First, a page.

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Twining v. State

Court of Appeals of Maryland
Mar 10, 1964
234 Md. 97 (Md. 1964)

Summary

stating it is "generally recognized that it is inappropriate . . . to question the jury as to whether or not they would be disposed to follow or apply stated rules of law"

Summary of this case from State v. Logan

Opinion

[No. 129, September Term, 1963.]

Decided March 10, 1964. Motion for rehearing filed April 2, 1964, denied April 13, 1964.

JURORS — Voir Dire — Bastardy Case — Refusal To Allow Question As To Whether Juror Or Relation Had Ever Been In A "Similar Situation" As The Prosecuting Witness Was Held Not To Be Abuse Of Discretion — Questions Tending To Disgrace Properly Disallowed — No Prejudice. In the instant bastardy case the first question on voir dire requested by counsel for the appellant was whether any member of the panel of prospective jurors, or any member of his or her family, had "ever been in a situation similar to that of the prosecuting witness." The nature and extent of the examination rests in the sound discretion of the trial court. It was held that there was no abuse of this discretion in the trial court's refusal to allow this question. The Court stated that just what was meant by the inquiry was not clear; moreover, it is generally recognized that questions having a tendency to disgrace those required to answer are properly disallowed. In any event, it was felt that the refusal was not prejudicial since the trial court asked several more general questions designed to elicit whether the prospective jurors were related to or acquainted with the prosecuting witness or her family, and whether for any reason whatever they felt that they could not bring in a fair and impartial verdict based upon the law and the evidence. pp. 99-100

JURORS — Bastardy Case — Voir Dire — Instructions On The Law Are Inappropriate At This Stage — Refusal To Allow Questions Relating To Rules Of Law Was Not Abuse Of Discretion. In the instant bastardy case the appellant's counsel sought to ask the prospective jurors on voir dire whether they would give the accused the benefit of the presumption of innocence and the burden of proof. It was held that there was no abuse of the trial court's discretion in refusing to allow this question. The rules of law stated in the proposed questions were fully and fairly covered in subsequent instructions to the jury. It is generally recognized that it is inappropriate to instruct on the law at this stage of the case, or to question the jury as to whether or not they would be disposed to follow or apply stated rules of law. This would seem to be particularly true in Maryland, where the courts' instructions are only advisory. p. 100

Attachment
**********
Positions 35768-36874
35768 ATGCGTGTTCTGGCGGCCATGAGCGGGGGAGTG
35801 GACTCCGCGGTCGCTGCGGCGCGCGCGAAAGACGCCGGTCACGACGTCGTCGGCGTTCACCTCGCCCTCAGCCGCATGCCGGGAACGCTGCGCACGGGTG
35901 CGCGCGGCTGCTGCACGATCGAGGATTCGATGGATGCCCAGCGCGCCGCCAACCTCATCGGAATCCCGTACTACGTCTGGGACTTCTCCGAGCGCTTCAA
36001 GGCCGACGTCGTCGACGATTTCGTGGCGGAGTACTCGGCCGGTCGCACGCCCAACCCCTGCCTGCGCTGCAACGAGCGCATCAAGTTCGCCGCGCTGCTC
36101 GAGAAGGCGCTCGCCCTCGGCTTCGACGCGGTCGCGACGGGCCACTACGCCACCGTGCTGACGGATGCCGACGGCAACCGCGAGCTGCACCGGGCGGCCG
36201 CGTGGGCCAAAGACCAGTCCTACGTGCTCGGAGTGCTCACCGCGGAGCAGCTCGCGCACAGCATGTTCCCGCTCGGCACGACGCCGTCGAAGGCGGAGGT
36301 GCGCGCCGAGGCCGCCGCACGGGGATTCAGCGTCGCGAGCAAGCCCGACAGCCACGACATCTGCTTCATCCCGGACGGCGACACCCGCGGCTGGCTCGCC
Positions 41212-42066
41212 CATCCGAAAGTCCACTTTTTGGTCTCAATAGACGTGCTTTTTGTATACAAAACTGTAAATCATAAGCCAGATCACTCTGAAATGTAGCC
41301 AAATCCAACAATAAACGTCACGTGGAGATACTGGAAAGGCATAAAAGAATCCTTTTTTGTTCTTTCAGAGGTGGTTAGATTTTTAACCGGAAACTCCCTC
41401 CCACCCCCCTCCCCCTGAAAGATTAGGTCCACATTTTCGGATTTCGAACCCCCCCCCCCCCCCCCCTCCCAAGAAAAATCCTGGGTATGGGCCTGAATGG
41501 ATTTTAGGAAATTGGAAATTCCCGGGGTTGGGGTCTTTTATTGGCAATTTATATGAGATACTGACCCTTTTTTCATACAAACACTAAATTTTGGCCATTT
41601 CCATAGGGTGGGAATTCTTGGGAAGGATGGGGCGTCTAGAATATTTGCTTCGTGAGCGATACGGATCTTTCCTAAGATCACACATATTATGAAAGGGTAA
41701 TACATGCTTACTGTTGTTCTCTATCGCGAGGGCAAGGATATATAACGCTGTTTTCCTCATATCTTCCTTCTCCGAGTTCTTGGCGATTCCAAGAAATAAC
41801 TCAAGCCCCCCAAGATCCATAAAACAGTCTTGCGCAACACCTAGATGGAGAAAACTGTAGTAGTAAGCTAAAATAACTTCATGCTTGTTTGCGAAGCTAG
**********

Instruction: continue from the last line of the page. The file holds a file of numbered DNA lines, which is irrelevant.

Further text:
BASTARDY — Evidence — Not "Directly" Proving Sexual Relations With Persons Other Than Accused Was Disallowed — Witnesses — Impeachment Of. In the instant bastardy case, counsel for the appellant cross-examined the prosecuting witness as to her relations with one Wolfe and one Immerwahr at or about the time of conception. However, the trial court ruled that it would not permit testimony or proffers of evidence pertaining to dates with or parking in cars with persons other than the accused, unless counsel was prepared to show that she had sexual intercourse with such persons. Counsel asked this question and she denied it. He then called Wolfe and Immerwahr to the stand, but the trial court refused to allow questions as to whether they had "parked" with the prosecuting witness, and indicated that a question as to sexual relations would be in order. Counsel for the appellant asked each of his witnesses Wolfe and Immerwahr the direct question whether he had had intercourse with the prosecuting witness and obtained a negative answer in each case. The Court stated that if it were assumed without deciding that proof of parking would permit an inference of sexual intercourse, the appellant effectually negatived, by his own witnesses, the fact he was trying to establish by inference. There was no claim of surprise, that the witnesses were hostile or that they had made any prior inconsistent statements, hence the general rule that a party may not impeach his own witnesses, rather than the exception, would seem to apply. And to argue that merely because the witnesses may have parked with the prosecuting witness, their positive testimony that they had no sexual relations was unworthy of belief, would seem to fall into the category of improper impeachment. Hence the failure to allow the questions as to parking was held not to be reversible error. pp. 100-103